A fomite is any object or substance capable of carrying infectious organisms (such as germs or parasites) and hence transferring them from one individual to another. A fomite can be anything (such as a cloth or mop head), so when cleaning, it is important to remember that such could aid the spread of pathogenic organisms. Skin cells, hair, clothing, and bedding are common hospital sources of contamination.

Fomites are associated particularly with hospital acquired infections (HAI), as they are possible routes to pass pathogens between patients. Stethoscopes and neckties are two such fomites associated with doctors. Basic hospital equipment, such as IV drip tubes, catheters, and life support equipment can also be carriers, when the pathogens form biofilms on the surfaces. Careful sterilization of such objects must be undertaken to stop cross-infection.

Researchers discovered that smooth (non-porous) surfaces transmit bacteria and viruses better than porous materials; so one is more likely to pick-up a disease from a door knob than from paper money. [Cite journal
volume = 60
issue = 10
last = Abad
first = F X
coauthors = R M Pintó, A. Bosch
title = Survival of enteric viruses on environmental fomites
journal = Applied and Environmental Microbiology
date = 1994-10
pmid= 7986043
] [Cite journal
doi = 12597308
issn = 0038-4348
volume = 95
issue = 12
pages = 1408–10
last = Pope
first = Theodore W
coauthors = Peter T Ender, William K Woelk, Michael A Koroscil, Thomas M Koroscil
title = Bacterial contamination of paper currency
journal = Southern Medical Journal
date = 2002-12
doi_brokendate = 2008-07-05
] . The reason is that porous, especially fibrous, materials absorb and trap the contagion, making it harder to contract through simple touch.


The word "fomite" is a back-formation from the plural "fomites", which was originally the Latin plural of the singular, "fomes", literally meaning touchwood or tinder. In classical Latin, "fomites" was pronounced like a concatenation of English "foe" + "me" + "tays"; but "foe" + "mites" has now become a common pronunciation, and "fomite" (also pronounced with a long 'i') is the singular form in English.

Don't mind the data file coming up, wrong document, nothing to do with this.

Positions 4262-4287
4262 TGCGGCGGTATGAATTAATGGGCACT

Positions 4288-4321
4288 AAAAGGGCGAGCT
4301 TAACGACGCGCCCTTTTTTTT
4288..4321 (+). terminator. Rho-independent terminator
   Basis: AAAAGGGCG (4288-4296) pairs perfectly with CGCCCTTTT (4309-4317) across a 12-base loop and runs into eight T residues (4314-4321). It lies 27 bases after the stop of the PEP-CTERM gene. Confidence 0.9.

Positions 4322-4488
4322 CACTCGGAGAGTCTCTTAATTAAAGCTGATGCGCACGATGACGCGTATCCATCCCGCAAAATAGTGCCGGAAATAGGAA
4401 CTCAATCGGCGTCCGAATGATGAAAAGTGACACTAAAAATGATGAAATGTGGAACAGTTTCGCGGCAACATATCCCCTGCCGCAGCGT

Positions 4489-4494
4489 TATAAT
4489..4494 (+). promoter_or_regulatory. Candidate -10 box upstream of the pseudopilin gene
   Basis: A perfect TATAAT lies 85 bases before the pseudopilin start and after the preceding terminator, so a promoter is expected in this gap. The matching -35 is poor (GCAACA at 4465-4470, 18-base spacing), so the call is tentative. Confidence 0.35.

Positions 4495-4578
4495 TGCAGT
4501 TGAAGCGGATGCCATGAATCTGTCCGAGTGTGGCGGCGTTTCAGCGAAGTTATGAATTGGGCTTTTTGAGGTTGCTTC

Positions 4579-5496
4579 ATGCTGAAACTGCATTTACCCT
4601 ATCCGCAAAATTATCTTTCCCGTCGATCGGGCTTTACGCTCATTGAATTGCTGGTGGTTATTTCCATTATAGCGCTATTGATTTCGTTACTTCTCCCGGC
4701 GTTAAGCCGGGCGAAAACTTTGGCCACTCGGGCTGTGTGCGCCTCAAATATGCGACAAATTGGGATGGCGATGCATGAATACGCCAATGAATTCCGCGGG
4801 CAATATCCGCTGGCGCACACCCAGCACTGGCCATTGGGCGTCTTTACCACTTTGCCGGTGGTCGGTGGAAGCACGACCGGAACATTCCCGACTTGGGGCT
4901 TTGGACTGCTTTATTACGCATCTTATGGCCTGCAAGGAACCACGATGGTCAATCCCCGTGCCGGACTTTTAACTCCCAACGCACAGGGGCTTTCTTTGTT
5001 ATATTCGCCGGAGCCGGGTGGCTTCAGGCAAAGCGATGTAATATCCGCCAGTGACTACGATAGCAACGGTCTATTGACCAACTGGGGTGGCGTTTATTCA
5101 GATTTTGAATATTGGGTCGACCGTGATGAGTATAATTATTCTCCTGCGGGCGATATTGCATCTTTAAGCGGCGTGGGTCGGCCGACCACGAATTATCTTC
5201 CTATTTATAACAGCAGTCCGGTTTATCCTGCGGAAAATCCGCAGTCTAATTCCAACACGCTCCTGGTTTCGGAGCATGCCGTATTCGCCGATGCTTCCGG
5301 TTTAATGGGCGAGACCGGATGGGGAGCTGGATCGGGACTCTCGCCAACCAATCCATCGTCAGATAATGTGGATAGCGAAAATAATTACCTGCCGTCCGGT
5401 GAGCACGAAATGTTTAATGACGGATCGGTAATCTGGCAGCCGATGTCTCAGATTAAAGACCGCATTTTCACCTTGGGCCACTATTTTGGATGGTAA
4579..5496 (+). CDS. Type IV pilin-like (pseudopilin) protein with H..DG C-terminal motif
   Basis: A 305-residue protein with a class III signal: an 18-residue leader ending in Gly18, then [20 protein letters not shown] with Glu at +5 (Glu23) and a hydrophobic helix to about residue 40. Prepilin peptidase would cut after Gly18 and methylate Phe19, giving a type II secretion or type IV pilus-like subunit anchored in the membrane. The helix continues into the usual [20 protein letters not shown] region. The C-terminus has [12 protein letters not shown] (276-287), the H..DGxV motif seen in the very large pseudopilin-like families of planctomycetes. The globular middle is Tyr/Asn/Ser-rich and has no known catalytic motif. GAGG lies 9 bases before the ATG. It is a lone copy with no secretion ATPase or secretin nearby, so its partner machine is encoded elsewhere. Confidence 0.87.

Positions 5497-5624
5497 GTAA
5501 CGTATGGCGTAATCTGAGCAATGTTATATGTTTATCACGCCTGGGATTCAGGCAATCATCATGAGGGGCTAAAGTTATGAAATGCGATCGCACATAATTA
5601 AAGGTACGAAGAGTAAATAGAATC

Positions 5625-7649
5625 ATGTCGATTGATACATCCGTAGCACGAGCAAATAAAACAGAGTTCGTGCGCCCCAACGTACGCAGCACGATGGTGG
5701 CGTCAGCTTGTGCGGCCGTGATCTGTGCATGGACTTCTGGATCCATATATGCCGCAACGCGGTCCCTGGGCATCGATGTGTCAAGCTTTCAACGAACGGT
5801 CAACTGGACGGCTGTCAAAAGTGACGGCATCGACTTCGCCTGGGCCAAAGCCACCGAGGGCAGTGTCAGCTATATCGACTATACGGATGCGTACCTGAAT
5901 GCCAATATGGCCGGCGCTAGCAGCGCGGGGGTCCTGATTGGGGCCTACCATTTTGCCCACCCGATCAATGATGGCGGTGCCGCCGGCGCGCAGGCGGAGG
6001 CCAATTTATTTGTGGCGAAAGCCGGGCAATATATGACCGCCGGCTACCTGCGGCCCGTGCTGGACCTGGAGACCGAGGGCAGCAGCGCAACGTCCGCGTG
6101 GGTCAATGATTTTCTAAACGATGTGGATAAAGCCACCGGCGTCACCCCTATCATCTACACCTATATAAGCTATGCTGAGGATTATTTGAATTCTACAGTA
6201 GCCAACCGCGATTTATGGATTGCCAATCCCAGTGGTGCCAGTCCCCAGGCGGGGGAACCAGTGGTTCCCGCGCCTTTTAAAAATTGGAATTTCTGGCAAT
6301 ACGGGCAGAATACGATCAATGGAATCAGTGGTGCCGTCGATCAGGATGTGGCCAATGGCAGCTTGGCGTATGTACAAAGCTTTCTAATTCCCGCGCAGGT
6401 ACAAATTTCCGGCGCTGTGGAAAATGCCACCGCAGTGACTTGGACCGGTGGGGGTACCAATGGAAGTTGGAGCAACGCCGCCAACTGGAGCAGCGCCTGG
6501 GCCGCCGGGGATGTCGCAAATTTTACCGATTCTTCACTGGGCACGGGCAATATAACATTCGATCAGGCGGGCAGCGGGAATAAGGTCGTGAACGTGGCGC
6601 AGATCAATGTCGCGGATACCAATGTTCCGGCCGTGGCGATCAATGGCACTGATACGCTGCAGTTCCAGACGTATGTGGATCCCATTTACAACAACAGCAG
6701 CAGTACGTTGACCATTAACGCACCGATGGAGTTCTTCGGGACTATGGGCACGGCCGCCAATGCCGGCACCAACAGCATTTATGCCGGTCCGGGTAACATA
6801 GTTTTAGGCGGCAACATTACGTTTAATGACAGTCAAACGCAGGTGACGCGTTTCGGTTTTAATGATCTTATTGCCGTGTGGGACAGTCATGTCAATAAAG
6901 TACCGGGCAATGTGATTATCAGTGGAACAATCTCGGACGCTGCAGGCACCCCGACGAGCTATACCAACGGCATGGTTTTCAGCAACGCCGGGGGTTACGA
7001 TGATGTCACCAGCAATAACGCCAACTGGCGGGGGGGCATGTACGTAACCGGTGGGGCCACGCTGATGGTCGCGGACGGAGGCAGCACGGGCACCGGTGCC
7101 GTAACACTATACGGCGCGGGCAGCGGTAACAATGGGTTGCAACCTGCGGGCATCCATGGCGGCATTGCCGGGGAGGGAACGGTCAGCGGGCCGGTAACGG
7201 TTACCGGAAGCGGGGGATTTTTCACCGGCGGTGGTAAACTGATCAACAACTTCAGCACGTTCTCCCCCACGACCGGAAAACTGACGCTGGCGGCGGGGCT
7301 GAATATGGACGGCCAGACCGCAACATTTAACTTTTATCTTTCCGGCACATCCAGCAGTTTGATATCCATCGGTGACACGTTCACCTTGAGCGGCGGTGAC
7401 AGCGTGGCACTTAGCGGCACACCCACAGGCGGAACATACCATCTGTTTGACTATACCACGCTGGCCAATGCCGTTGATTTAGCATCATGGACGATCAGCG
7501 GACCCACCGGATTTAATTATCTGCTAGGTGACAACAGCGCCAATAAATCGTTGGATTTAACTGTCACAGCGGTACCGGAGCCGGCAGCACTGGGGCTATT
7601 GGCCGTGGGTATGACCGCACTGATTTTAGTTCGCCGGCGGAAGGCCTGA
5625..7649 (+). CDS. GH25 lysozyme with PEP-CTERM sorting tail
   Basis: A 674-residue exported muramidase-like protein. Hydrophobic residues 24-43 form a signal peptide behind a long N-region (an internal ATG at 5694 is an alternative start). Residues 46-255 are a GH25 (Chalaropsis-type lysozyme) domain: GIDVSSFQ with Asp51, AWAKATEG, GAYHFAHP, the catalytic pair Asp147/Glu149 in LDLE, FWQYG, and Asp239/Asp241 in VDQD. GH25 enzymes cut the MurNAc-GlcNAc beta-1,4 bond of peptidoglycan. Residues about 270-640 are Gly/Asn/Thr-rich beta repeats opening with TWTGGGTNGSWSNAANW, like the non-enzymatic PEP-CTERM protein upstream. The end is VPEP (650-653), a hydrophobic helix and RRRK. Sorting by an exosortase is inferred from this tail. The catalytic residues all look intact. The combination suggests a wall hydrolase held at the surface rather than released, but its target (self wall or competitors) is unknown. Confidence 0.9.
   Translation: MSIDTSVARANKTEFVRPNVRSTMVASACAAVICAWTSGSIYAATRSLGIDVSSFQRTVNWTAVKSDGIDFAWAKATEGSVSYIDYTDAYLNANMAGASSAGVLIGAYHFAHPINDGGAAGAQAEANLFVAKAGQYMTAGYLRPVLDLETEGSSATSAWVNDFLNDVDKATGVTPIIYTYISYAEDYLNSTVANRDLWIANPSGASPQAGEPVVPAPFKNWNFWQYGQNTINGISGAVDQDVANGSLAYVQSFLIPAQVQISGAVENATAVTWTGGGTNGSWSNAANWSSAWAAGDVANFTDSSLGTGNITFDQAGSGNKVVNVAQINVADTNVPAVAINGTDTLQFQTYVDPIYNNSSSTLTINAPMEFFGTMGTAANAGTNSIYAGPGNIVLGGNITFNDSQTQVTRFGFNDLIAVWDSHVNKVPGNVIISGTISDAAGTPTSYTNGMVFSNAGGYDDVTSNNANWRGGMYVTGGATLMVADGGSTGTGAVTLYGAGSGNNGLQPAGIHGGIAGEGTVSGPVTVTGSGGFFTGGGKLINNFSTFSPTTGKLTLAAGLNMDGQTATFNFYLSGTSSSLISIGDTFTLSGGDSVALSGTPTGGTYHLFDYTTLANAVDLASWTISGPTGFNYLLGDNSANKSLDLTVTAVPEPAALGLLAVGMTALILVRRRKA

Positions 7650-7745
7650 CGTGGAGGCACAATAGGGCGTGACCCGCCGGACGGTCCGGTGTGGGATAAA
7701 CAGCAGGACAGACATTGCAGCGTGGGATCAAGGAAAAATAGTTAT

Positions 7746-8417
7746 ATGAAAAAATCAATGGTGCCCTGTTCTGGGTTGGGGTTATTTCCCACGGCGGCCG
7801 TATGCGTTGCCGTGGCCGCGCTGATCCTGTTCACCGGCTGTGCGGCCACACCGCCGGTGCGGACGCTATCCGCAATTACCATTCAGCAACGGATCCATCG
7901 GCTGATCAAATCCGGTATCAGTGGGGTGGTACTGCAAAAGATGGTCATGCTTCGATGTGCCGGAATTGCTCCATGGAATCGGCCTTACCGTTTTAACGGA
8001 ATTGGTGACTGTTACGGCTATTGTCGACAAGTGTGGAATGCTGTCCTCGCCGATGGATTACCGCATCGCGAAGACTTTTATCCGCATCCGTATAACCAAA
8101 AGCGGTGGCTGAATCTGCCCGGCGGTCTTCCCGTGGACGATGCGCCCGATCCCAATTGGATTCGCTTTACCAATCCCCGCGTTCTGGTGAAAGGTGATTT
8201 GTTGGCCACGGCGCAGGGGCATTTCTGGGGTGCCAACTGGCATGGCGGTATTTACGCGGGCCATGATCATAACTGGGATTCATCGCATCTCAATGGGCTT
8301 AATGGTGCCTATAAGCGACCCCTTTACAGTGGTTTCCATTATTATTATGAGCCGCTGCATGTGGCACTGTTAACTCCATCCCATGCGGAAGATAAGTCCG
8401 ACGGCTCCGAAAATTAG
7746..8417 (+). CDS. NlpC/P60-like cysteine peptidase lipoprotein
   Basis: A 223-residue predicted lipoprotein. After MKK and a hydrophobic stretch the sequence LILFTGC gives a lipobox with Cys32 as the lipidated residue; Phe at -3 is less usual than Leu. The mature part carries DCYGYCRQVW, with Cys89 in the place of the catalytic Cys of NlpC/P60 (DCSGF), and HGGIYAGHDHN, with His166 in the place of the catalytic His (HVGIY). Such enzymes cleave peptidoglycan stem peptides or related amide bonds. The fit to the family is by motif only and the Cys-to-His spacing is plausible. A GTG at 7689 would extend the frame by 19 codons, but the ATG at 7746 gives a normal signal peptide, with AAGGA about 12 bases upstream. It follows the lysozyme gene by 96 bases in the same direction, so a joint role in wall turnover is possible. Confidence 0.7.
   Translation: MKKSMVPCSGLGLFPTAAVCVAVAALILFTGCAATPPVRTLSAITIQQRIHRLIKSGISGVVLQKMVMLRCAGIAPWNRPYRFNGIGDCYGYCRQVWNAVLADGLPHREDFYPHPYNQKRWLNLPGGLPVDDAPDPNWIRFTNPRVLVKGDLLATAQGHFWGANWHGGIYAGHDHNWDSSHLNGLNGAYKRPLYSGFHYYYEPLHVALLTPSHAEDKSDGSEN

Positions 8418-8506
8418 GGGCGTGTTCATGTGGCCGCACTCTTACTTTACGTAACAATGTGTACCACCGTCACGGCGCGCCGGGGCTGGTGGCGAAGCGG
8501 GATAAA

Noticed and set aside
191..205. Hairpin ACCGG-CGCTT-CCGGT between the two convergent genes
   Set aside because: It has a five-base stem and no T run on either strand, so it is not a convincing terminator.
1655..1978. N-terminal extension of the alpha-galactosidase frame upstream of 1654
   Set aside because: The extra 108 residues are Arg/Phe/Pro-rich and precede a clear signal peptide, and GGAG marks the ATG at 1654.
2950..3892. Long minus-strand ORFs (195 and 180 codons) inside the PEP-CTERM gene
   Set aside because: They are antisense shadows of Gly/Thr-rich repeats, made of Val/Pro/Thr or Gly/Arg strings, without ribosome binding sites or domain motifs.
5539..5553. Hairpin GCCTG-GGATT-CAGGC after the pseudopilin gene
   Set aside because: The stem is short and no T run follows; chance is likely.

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  • fómite — Material inerte, como la ropa de cama, que puede transportar organismos patógenos. Diccionario Mosby Medicina, Enfermería y Ciencias de la Salud, Ediciones Hancourt, S.A. 1999 …   Diccionario médico

  • fómite — (Del lat. fomes, ĭtis). m. desus. fomes …   Diccionario de la lengua española

  • fomite — fò·mi·te s.m. 1. OB ciò che serve ad alimentare il fuoco 2. BU lett., fig., causa, incentivo, spec. di un male: essere fomite di discordia 3. TS bot. fungo del genere Fomite, parassita delle piante legnose | con iniz. maiusc., genere della… …   Dizionario italiano

  • fómite — fomes o fómite (del lat. «fomes, ĭtis») m. *Causa que promueve o excita una cosa. ⊚ Med. Objeto, por ejemplo ropas de cama o vestidos, que puede ser portador de infección. * * * fómite. (Del lat. fomes, ĭtis). m. desus. fomes …   Enciclopedia Universal

  • Fomite — On appelle « fomites » les objets contaminés par des pathogènes et susceptibles de propager une infection d un individu à un autre lors du phénomène de contagion. Il est remarquable alors que les maladies contagieuses sont la première… …   Wikipédia en Français

  • fomite — SYN: fomes. [L. fomitis, gen. of fomes. See fomes.] * * * fo·mite fō .mīt n, pl fo·mites .mīts; fäm ə .tēz, fōm an inanimate object (as a dish, toy, book, doorknob, or clothing) that may be contaminated with infectious organisms and serve in… …   Medical dictionary

  • fomite — {{hw}}{{fomite}}{{/hw}}s. m. Istigazione, stimolo, incentivo: il fomite delle ribellioni …   Enciclopedia di italiano

  • fomite — noun (plural fomites) Etymology: back formation from fomites, from New Latin, plural of fomit , fomes, from Latin, kindling wood; akin to Latin fovēre to heat more at foment Date: 1803 an object (as a dish or an article of clothing) that may be… …   New Collegiate Dictionary

  • fomite — (fo maīt; pl., fomites) An object that is not in itself harmful but is able to harbor and transmit pathogenic organisms. Also called fomes …   Dictionary of microbiology

  • fomite — fo·mite (fōʹmīt ) n. An inanimate object or substance that is capable of transmitting infectious organisms from one individual to another.   [Back formation from New Latin fōmitēs, pl. of Latin fōmes, tinder, from fovēre, to warm. See dhegʷh . *… …   Universalium

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